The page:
Inclusion and exclusion criteria

Patients are eligible if they are:

  1. Aged ≥60 years at time of recruitment;

  2. Staying in public rental housing in Chinatown area in Singapore.

Chinatown was chosen as the C2H team had already started a social care case management and home help programme in this area since October 2014. We will exclude patients who decline our programme or dementia patients who are incapable of independent living and do not have a caregiver. Patients who have mild dementia and are capable of independent living or have a caregiver are suitable to be enrolled into the ICoC programme, which will support care in the community. Patients in the intervention group will be recruited during their first admission on study commencement (figure 1) on a consecutive sampling basis. Based on the electronic medical records, close to 180 unique patients were admitted to SGH in 2014. Assuming a low 5% rejection and exclusion rate (confirmed by our feasibility study), the recruitment period is estimated to be take 1.5 years (1 August 2016 to 31 January 2018). Recruitment will close when the sample size of 250 is reached. Control patients will be identified retrospectively at the end of the study period and data extracted from the SGH patient database using the index admission as the start date.

Figure 1

Patient recruitment and comparison between intervention and control groups. SGH, Singapore General Hospital.

Intervention and control

Components of the ICoC intervention programme (figure 2).

SGH TC team for care transitions of hospitalised residents

The SGH TC team (comprising a senior family physician and a medical officer) is a dedicated service that will provide inpatient care or comanagement with specialists for all enrolled patients, with emphasis on comprehensive discharge planning, formulation of a care plan postdischarge and proper hand-over care to the community VW and C2H teams. This intervention incorporates the best principles in transitional care that includes both predischarge and postdischarge component.16 22 The hand-over care will be executed via a daily half-hour video conferencing meeting between the three teams.

Community virtual ward for coordinating community care and home-based primary care

The community-based VW team comprises a staff nurse and resident physician seconded by SGH to provide continuing community care, home-based primary and nursing care to enrolled patients. This intervention is supported by strong evidence for home-based primary care and continuing care for frail elders.23 24 The team’s responsibilities include: (1) comprehensive geriatric assessment; (2) continuing care and at least weekly surveillance of discharged patients for up to 1 month postdischarge; (3) monitoring at risk patients for compliance to the prescribed care plans and medications; (4) health promotion and education to enrolled patients; (5) developing patient-specific action plans for patients with high risk diseases such as heart failure and diabetes and (6) coordinating and integrating the primary, transitional and social care for enrolled patients and (7) hand-over care to community service providers for long-term follow-up on stabilisation of patients and according to clinical protocol. The community VW team is physically located in the community.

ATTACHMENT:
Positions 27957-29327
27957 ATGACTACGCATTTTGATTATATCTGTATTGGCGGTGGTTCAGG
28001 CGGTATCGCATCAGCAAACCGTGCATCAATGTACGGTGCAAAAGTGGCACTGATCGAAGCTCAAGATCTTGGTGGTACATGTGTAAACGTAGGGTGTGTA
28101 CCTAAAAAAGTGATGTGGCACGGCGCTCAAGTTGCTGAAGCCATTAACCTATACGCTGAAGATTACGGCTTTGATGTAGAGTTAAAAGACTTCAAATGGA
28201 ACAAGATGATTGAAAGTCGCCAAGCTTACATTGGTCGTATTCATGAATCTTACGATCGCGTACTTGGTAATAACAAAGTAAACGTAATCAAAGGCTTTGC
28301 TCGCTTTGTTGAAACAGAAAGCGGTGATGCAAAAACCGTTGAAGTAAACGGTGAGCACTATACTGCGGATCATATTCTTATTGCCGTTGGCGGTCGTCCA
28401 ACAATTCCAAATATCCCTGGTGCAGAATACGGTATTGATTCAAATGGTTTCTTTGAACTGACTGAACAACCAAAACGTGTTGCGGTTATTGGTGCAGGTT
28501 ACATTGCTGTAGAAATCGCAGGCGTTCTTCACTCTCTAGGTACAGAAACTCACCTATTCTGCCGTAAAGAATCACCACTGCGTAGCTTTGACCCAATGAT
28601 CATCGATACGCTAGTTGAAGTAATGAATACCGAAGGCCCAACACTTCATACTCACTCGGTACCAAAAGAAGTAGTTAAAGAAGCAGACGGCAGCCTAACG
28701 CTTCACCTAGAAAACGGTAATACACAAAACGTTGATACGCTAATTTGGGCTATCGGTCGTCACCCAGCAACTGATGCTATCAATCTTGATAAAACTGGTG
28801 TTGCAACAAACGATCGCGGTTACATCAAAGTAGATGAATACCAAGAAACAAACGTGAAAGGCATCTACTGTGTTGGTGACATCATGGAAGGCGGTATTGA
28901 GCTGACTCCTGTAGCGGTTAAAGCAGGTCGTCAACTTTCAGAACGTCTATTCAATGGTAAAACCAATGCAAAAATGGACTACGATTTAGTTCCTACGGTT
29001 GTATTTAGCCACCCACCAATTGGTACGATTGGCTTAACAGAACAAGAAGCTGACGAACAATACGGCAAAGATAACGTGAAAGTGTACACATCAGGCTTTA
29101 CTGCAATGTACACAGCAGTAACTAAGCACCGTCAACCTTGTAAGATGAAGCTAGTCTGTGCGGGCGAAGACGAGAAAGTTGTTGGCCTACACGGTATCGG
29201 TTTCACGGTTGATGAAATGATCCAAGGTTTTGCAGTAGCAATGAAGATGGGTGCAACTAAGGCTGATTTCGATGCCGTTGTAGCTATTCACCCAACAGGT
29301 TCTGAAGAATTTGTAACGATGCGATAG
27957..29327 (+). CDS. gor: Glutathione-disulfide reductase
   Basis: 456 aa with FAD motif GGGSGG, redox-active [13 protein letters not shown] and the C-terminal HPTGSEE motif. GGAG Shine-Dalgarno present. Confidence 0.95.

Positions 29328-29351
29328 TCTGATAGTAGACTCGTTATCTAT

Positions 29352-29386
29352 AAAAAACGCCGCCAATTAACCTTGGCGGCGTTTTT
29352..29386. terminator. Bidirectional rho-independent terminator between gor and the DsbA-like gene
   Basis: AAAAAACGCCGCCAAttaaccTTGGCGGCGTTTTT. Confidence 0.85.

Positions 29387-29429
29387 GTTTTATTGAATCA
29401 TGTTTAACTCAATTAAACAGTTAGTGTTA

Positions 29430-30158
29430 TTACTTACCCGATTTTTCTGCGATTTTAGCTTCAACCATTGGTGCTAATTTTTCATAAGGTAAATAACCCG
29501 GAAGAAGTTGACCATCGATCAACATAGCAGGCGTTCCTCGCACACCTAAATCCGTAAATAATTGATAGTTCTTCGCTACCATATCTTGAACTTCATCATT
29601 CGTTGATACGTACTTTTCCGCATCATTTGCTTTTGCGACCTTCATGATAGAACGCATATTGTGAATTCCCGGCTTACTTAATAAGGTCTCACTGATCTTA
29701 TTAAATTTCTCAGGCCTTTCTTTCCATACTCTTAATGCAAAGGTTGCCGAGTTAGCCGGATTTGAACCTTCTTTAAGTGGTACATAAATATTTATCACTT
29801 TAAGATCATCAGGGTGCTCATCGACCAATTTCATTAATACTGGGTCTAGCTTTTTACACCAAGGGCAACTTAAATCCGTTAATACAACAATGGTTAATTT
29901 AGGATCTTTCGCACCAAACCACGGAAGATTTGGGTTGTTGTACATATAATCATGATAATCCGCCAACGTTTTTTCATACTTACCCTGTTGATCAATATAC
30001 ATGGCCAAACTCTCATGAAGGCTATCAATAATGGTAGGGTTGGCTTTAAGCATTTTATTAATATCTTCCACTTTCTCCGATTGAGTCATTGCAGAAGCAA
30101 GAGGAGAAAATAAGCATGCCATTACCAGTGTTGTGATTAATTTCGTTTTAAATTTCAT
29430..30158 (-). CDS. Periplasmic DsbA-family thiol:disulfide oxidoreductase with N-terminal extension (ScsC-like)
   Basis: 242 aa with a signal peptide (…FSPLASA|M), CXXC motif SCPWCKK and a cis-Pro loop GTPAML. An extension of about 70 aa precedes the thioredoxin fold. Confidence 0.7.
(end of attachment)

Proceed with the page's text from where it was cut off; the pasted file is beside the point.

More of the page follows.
C2H team for social case management and home help

Since October 2014, the C2H is a programme by the Agency for Integrated Care (AIC) comprising a case manager, a social work assistant and five nursing aides to put in place health, personal and social services, for example, medication management, home help services to assist with basic activities of daily living for example, showering to help seniors to age in place. To date, the programme has enrolled close to 300 residents. AIC closely supports and provides professional guidance for the C2H programme.

All three components of the ICoC programme will be provided to enrolled patients. To ensure this, we have harmonised our inclusion and exclusion criteria for entry into all three components. The ICoC programme has been implemented since August 2016.

Control group participants

The control group of approximately 1100 participants from other rental housing blocks in our regional health system will receive current hospital standard of care when they are hospitalised. Patients will be managed by their specialists in charge depending on their admitting diagnoses. Patients may be referred to the SGH TC programme and/or various community services on discharge if deemed necessary by their specialists. Continuing care postdischarge may be provided at the specialist outpatient clinics or a primary care provider identified by the hospital specialist. The community VW and C2H teams will not be available for control group participants.

Figure 2

Conceptual model of care for the ICoC programme. ICoC, Integrated Community of Care; SGH, Singapore General Hospital.

Conceptual framework for evaluation